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After farming out a few topics for today’s posts I decided on a derivative of one of those ideas. The situation in Egypt this week is enough to give the U.S. pause to consider the way we handle our foreign policy. Why do we support a dictator like Mubarak in Egypt and other parts of the world? Why do we choose the lesser of two evils? What should be the principles behind our foreign policy?
Support of Classical Liberal & Republican Democratic Ideals
The U.S. promise support and defend any nation that shows, by its actions, to be a committed to the ideas of classical liberalism that protects the natural rights of humans. Also countries that are truly republican governments with democratic ideals. Republican governments are those with a charter that acts as fundamental and higher law. It also means that the country has a form of representative government with democratic principles where they people’s vote counts. Any country does not support those ideals by repressing the natural rights of the individuals or of groups will not be supported by the United States in anyway, shape or form. All ambassadors and embassies will be closed in such nations, available to be reopened when positive changes have been made. We will not actively undermine or bring down these regimes but will not openly support them either. It time to stop supporting the lesser of two evils.
Avoid Entangling Alliances
The U.S. has stood the test of time as being a lone wolf in the world for the vast majority of its history. But since the end of World War II we have been a large member in NATO (North Atlantic Treaty Organization). This has brought us close to war with Soviet Russia several times. The policy of an attack on one is an attack on all is not a good principle for any country to follow and is dangerous to American sovereignty; much like the Americans worried about the ideal of collective security in the Treaty of Versailles after World War I. If a country that fits the country above is invaded or threatened by its neighbors we will stand with that nation and help defend it.
Foreign Monetary Aide
I know am not the only American citizen that gets pissed off when we spend billions of dollars on helping other nations. Money that is given to the government from American taxpayer should be used to protect, defend and assist Americans, not help prop out dictators halfway across the world. I would insist on eliminating all monetary foreign aide given to any nation. This would also help bring down our deficit, but eliminating billions from the federal budget every year. The only money that should be given to the department of state is to support our ambassadors and embassies, a limited staff for each.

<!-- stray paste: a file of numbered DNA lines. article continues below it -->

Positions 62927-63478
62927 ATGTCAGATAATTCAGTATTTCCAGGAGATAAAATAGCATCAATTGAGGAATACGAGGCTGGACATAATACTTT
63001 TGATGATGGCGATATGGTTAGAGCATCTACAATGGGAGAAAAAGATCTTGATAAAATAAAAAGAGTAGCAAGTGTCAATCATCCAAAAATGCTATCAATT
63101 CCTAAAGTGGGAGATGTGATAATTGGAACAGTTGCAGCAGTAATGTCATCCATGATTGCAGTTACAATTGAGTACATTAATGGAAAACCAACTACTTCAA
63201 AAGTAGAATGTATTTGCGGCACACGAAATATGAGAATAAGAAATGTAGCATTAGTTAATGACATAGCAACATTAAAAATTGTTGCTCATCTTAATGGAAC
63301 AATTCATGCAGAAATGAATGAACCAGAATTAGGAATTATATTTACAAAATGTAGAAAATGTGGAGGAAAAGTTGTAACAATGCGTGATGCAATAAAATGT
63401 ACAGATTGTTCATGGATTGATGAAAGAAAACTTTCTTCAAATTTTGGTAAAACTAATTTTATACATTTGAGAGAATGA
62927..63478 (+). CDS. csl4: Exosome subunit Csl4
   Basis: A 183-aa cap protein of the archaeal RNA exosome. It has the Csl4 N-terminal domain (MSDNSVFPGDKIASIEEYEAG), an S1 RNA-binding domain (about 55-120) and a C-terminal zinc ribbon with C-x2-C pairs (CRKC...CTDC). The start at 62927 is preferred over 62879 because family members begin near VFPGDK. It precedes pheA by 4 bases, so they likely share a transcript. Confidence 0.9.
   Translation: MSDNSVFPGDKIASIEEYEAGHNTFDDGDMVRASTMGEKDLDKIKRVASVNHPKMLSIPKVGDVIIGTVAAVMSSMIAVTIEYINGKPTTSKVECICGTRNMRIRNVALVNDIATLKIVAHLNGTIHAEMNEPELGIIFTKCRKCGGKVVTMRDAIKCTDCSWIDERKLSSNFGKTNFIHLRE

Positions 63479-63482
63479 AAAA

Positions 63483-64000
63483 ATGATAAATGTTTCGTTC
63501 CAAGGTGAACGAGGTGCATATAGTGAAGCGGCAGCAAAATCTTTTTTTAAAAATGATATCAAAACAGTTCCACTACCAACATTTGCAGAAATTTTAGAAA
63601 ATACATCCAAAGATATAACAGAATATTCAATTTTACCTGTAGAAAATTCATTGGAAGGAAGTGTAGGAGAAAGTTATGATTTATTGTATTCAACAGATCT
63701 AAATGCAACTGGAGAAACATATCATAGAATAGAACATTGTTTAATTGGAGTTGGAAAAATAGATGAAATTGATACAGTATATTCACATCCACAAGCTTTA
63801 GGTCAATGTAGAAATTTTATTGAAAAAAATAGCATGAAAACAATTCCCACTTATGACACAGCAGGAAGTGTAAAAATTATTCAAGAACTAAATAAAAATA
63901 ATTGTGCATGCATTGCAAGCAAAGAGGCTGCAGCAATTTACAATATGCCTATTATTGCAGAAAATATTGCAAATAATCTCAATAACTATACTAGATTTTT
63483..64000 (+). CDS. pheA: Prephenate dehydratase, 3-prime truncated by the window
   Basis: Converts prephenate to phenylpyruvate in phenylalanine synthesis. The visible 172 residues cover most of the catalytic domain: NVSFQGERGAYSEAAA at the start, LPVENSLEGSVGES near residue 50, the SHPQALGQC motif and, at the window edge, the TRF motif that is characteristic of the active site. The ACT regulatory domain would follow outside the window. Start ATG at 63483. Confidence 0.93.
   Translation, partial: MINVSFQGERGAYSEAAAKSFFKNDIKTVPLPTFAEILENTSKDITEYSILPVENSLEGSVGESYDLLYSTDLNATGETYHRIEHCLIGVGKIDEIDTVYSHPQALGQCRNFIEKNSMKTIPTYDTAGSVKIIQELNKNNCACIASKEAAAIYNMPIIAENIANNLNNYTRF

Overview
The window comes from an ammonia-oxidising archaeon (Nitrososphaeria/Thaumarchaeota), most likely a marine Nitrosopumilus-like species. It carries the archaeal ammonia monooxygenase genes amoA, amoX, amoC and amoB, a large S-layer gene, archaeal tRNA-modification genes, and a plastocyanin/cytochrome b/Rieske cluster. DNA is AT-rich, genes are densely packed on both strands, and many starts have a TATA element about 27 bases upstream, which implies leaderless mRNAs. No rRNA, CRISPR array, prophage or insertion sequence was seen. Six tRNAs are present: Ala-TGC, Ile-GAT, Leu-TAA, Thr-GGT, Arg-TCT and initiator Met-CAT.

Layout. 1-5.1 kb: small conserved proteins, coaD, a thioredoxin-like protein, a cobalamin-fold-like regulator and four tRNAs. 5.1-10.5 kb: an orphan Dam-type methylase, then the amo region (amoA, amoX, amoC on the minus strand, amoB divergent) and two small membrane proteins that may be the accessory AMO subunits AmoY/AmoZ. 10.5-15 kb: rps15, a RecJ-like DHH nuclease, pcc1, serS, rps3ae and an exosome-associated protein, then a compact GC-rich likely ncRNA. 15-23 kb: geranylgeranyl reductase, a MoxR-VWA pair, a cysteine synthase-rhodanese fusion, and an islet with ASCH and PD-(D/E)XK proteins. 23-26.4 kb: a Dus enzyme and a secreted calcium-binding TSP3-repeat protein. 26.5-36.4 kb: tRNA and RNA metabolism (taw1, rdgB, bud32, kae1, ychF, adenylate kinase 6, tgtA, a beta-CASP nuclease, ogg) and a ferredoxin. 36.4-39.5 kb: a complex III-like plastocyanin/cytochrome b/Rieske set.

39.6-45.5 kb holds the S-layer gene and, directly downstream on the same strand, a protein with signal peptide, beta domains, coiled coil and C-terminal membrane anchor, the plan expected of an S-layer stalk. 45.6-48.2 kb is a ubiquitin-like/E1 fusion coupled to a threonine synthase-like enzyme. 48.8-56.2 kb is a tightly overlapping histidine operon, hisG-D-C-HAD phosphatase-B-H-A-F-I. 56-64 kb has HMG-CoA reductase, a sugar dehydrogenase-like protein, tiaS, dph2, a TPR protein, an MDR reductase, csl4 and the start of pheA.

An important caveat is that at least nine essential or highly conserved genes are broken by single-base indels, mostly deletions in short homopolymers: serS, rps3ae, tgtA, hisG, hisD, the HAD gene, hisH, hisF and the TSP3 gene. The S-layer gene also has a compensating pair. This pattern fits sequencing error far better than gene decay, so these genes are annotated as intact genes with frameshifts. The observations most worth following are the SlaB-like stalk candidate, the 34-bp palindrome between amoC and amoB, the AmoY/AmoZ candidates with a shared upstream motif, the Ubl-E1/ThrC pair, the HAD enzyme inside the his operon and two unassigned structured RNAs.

The cold war is over. Japan is no longer a threat. North and South Korea are still at each other throats despite our military presence in the region. Germany is reunited. Why do we have so many military bases around the world? Its time to pull our military back and remove them from places where they are no longer needed. It’s time to draw down the professional military machine. The navy should patrol our waters from incursions of other countries and protect our commercial vessels around the world. The Air Force can protect our friendly skies.
I will end this article with my view on the situation in Egypt. Honestly I have not followed the situation as closely as some. I am scanning the headlines mostly. What worries me most about this popular uprising is the other groups that maybe co-opting the movement for their own benefit. Chief among them, the Muslim Brotherhood. The group wants to establish a single Islamic caliphate of all Arab countries, with the basis on sharia law. This could be dangerous to the Christians and other people in the region who are not Muslims. It would also be very dangerous of Israel, one of the true liberal republican democracies in the middle east. If these uprisings succeed in bring republican democratic values along with the protection of natural rights, then this could be a very good thing.
I am sure their are other topics and aspects of foreign policy that I have forgotten. If you feel I have left something out please let me know. Other than that if their are no questions, comments or concerns? Class dismissed.